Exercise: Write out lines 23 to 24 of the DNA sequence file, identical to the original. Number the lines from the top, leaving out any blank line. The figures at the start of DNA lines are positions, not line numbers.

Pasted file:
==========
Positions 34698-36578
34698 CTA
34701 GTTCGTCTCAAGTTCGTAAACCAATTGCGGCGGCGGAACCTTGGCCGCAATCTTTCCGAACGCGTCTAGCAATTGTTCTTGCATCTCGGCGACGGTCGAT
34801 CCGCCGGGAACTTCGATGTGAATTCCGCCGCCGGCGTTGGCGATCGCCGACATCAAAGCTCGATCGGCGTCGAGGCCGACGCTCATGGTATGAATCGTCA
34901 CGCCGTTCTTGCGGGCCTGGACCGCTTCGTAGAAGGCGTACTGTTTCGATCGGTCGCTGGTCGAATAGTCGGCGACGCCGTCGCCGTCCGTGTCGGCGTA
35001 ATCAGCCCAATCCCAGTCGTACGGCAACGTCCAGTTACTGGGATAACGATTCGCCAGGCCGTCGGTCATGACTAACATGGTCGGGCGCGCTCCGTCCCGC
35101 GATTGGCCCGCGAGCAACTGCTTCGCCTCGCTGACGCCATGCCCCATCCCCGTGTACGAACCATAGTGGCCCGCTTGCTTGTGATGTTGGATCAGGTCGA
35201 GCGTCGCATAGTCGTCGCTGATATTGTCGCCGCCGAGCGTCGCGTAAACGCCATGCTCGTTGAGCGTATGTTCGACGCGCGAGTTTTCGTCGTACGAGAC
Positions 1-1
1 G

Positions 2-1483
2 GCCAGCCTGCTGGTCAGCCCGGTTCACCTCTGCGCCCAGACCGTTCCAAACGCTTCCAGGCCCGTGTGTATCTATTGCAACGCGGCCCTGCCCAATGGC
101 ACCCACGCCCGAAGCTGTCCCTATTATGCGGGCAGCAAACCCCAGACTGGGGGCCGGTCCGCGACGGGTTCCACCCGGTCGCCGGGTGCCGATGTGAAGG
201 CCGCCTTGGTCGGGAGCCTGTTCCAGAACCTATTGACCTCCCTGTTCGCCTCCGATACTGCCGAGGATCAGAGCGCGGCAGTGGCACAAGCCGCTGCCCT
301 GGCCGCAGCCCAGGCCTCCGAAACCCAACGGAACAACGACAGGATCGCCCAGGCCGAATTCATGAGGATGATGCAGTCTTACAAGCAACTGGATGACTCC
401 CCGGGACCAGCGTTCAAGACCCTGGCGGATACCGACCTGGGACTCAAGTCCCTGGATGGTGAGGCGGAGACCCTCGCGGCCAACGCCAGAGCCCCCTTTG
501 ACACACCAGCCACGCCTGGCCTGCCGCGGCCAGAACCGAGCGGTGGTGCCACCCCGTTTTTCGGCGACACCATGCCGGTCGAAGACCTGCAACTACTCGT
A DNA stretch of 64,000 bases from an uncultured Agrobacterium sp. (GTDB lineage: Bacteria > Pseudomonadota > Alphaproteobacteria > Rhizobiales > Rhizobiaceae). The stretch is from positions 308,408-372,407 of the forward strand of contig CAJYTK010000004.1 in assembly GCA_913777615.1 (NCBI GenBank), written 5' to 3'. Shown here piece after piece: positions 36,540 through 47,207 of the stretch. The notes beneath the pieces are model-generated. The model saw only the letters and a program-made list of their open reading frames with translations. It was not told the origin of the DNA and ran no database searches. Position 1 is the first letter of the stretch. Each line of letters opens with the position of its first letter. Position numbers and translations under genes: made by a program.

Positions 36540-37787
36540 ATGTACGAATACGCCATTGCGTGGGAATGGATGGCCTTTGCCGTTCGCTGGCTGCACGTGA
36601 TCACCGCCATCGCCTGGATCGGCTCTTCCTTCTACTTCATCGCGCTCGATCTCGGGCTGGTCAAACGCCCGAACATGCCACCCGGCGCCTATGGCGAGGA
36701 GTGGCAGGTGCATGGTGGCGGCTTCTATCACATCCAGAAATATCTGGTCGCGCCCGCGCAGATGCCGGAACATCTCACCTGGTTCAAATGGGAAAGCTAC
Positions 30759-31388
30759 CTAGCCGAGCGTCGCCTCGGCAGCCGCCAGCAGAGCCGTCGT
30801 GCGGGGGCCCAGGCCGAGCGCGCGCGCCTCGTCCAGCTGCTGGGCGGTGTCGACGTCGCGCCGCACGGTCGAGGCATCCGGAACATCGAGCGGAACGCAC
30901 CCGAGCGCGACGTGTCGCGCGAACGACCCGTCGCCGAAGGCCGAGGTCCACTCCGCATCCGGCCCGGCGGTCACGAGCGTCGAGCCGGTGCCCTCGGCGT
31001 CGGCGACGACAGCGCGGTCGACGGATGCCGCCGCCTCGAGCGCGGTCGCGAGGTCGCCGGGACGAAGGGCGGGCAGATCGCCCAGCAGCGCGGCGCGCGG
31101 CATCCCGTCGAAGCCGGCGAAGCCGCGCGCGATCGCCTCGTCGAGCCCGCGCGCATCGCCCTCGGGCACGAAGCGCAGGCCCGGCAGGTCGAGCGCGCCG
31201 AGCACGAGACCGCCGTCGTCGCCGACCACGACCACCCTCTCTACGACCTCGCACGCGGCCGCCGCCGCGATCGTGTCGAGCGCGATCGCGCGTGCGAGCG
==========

Positions 30759-31388
30759 CTAGCCGAGCGTCGCCTCGGCAGCCGCCAGCAGAGCCGTCGT